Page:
Long Day's Journey Into Night is one of the most depressing and dark films I've ever seen, and it is also one of the finest dramas I've ever seen. Though the film is nearly three hours long, time flew by for while watching it because it is such a fascinating family drama that has many layers to its small cast of characters. It's a film that focuses on everything from drug addiction to alcoholism to crushed hopes and dreams, and it is explored beautifully and tragically. It's a deeply depressing, dark, and beautifully made film. There are no happy endings in this film, only sadness and bleakness. I highly recommend it to people who enjoy their films dark.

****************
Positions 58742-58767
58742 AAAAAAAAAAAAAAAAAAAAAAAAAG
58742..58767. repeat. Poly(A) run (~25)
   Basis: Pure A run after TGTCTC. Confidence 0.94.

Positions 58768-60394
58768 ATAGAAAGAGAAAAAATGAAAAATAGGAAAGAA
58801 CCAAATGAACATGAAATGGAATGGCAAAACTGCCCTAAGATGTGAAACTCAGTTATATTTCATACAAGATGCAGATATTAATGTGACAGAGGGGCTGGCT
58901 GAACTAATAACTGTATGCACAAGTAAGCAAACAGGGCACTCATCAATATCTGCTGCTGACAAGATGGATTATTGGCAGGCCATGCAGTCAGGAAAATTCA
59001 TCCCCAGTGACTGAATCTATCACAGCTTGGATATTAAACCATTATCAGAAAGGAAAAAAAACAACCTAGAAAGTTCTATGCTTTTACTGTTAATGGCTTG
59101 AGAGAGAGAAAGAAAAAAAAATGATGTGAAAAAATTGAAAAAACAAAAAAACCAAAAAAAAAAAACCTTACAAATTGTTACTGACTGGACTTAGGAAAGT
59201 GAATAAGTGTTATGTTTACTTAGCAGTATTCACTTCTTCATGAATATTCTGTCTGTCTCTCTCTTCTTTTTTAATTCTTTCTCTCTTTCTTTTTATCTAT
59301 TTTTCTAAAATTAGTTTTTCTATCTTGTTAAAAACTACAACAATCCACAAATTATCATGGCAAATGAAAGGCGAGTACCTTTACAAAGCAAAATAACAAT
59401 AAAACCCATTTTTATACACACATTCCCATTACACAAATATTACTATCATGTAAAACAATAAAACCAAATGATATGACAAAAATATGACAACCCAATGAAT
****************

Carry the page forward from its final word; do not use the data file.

February 22, 2013
Doesn't quite stand up to the transition to the screen or the transition to more modern film making. Theres a few too many cheesy soliloquys but some interesting themes. I could imagine this being quite daring in it's day. And offcourse anything by Sidney Lumet is always worth a watch.
October 26, 2012
I saw it before...at the movies.
½ February 17, 2012
Hepburn of course is the main highlight of the movie but fortunately the other 3 actors are tremendously talented too !
The 3 hours are mainly dialogues and as the film goes on in the house, a "huis-clos", the spectator feels as trapped as the characters, especially Mary of course. This creates an uneasy clostrophobia mood and manage to keep us from being utterly bored.
The relationships and psychology of every member of this addicted family (alcohol for the boys, morphine for the mother)-all of it revolving around the mother- is fascinating to watch..In the end ..every one of them is too self-centered to truthfully help one antoher and alleviate the pain they all bare.